For investors, the goals of high yields and strong capital growth are increasingly being influenced by a city’s perceived greenness. There’s been a buzz in the ether for years that Hong Kong was losing competitive ground to Singapore for reasons stemming from the SAR’s middling environmental status. Multinationals looking at opening up shop in Asia-Pacific are just as likely to look at Sydney, where environmental regulations are not voluntary. Strong investment locations are ones that workers are happy to live in.
What makes a city “green” precisely? Strong recycling programmes? Commitment to public green space? Resource-saving policies? Good transit infrastructure? It can include all of the above but for most “green” means actively fighting climate change and creating and enforcing eco-positive policy. We’re still waiting on that in Hong Kong, where this year’s policy address promised to set out clear roadmaps to, “cleaner air, better fuel mix, energy conservation, emission reduction, resources recovery and nature conservation in a comprehensive and systematic manner.” Eventually.
So what locations rank among the greenest in the world, and what are their investment prospects? Rankings vary from source to source — the business friendly The Economist and Mother Nature Network will rank the same city differently, but a quick scan of multiple lists (including MNN and Siemens’ Green City Index) turn up a number of recurring characters, with Stockholm, Reykjavik, Portland, Oregon, and Amsterdam regularly in the top ten. Stalwart investment locations such as London and New York place moderately at best. But with the exception of the absence of Australian and New Zealand representation, the best five are not that surprising.
With one-third of its residents cycling to work, the Danish capital is the biking capital of the world and has a comprehensive public transport system to help with the rest. Its coastal areas are dotted with wind turbines, a manifestation of Copenhagen’s status as the world’s leading climate change warrior. With environmental policy standard practise, the city set a goal of carbon neutrality by 2025, underpinned by massive sustainable construction and renovation. That, according to DTZ’s autumn 2012 market report, gives Copenhagen the greatest growth potential among Nordic cites. Low interest rates and strong leasing demand, steady population growth and increased and normalising market liquidity and strong yields in prime areas (4.25 to 5 percent) brought investors back to the table in 2012.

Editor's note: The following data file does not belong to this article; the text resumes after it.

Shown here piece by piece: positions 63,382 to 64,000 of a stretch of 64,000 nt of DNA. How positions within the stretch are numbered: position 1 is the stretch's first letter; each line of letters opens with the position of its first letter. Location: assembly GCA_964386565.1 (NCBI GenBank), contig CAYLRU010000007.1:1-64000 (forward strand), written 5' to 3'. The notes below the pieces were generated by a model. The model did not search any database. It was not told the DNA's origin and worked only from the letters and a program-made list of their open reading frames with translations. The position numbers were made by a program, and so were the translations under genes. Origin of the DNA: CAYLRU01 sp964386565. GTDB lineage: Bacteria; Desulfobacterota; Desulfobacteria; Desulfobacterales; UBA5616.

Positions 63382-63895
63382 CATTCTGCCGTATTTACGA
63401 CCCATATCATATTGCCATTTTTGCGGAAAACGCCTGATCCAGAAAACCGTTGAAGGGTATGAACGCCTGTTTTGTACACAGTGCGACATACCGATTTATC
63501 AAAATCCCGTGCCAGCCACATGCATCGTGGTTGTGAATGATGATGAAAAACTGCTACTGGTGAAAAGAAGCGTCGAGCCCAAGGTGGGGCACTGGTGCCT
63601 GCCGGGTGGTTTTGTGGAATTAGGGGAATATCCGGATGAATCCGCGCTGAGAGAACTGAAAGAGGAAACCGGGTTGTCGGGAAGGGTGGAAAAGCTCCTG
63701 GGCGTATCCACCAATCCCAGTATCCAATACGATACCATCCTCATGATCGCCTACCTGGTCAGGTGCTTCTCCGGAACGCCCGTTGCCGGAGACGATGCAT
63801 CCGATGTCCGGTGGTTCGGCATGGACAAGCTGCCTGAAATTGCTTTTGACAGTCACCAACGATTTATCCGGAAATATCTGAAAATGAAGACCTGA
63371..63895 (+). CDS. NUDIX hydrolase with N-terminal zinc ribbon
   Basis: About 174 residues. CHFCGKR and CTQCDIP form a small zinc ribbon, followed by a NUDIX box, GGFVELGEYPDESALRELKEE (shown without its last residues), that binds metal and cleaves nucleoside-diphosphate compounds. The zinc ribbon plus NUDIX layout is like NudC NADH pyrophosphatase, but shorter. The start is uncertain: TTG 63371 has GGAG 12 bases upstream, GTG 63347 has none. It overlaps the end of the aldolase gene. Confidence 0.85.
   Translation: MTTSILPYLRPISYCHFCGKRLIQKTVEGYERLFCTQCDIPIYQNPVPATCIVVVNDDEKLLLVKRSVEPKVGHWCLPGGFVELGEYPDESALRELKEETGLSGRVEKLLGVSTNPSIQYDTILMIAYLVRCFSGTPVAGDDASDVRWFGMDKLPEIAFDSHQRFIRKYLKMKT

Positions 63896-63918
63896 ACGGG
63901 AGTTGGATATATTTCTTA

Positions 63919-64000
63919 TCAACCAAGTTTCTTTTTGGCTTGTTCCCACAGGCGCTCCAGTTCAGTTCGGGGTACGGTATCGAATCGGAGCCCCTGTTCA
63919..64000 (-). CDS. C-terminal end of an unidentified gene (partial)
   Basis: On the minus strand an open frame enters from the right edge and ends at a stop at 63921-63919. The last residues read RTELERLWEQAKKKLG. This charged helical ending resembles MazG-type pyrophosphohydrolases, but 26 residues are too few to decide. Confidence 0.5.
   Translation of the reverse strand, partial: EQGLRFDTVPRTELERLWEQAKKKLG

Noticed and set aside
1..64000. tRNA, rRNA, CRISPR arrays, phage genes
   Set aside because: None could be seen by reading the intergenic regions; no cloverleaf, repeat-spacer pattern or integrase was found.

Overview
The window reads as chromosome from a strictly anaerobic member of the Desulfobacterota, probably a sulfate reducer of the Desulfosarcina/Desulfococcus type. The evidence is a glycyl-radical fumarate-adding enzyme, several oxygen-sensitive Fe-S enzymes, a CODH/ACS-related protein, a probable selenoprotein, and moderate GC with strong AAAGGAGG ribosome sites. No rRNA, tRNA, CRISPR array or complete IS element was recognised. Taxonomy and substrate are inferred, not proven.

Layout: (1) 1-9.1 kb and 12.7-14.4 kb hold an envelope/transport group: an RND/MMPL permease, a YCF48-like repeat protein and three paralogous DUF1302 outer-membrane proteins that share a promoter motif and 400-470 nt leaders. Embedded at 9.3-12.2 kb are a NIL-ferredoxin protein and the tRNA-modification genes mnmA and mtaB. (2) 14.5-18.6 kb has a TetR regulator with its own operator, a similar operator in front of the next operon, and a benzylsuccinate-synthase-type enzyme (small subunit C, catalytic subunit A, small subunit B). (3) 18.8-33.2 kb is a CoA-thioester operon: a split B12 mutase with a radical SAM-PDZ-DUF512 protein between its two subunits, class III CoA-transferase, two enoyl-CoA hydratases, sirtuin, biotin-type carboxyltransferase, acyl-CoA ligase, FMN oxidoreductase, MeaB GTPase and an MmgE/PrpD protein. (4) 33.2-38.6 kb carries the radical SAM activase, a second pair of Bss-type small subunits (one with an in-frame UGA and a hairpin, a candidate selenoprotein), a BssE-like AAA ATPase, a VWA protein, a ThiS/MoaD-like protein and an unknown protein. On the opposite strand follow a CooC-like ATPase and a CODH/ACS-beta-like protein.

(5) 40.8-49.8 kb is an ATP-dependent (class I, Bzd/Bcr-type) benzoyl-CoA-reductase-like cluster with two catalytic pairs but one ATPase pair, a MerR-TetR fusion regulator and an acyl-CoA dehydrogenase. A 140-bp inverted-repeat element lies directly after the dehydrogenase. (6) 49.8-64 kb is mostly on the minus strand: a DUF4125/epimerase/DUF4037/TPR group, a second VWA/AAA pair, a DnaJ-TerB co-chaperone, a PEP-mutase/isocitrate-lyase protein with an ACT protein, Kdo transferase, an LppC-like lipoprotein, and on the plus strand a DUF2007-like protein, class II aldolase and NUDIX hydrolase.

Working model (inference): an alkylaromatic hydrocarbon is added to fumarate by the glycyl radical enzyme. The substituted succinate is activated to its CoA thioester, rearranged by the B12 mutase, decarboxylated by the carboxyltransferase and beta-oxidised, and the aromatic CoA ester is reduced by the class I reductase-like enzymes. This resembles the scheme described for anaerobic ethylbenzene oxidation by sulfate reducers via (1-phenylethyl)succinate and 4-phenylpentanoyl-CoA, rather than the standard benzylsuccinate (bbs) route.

The little known Brazilian city is the country’s greenest and the South American leader as well. Over 1,000 public green spaces and stringent environmental regulations that control urban development and a renowned 70 percent recycling rate are among its strong points. The southern city is already a hotbed for multinationals, with Exxon Mobil, Kraft, HSBC and Siemens among the major with presences complementing Curitiba’s booming automotive industry. Its quality of life has made it South America’s premiere investment location, now represented in steadily increasing residential property values — upwards of 65 percent in prime locations.
San Francisco traditionally runs neck and neck with Portland, but measurable results keep it in first place. The City by the Bay rates high on public transport, energy efficiency, water and air quality, waste management, sustainable building and, crucially, private sector involvement. And its city council is notorious for passing — and enforcing — tough environmental laws. It banned plastic shopping bags outright. No 50¢ loopholes here. The city’s investment value speaks for itself. San Francisco is second only to New York for investor appeal in the United States, and after a few bleak years post 2008 it’s experiencing fresh vitality. Sales volume is up, inventory is down and demand is steady and will remain so. People who live in San Francisco do so precisely to be in San Francisco.
It’s not surprising that Singapore leads Asia in greening, as the Lion City has incorporated sustainability in its policy since independence in 1965. The city boasts some of the world’s best water reclamation and recycling facilities, in addition to incentivising small, fuel-efficient cars and active work on its transit infrastructure. Demand in Singapore is high, so high that the government imposed new cooling measures in January, aimed at foreign buyers, corporations, native second home buyers and permanent residents, and at keeping prices down. Prices rose almost 2 percent in the fourth quarter of 2012, with rental yields still hovering around 3 percent.
Canada’s greenest set a target for itself to become the greenest city in the world seven short years from now. Full stop. Actively embracing clean energy tech, Vancouver has been aggressive in its carbon emissions reductions programmes and gets over 80 percent of its power from renewable sources. Vancouver is a lifestyle destination for many investors, particularly in Asia. Relatively close proximity to Asia, outstanding outdoor leisure, solid educational resources and renowned Canadian stability have made the city one of the most popular investment locations in the world. Ironically, prices in Vancouver (and BC and Ontario overall) slipped in early 2013 and will continue on that path for the rest of the year, largely on the heels of tougher mortgage policies introduced in mid-2012.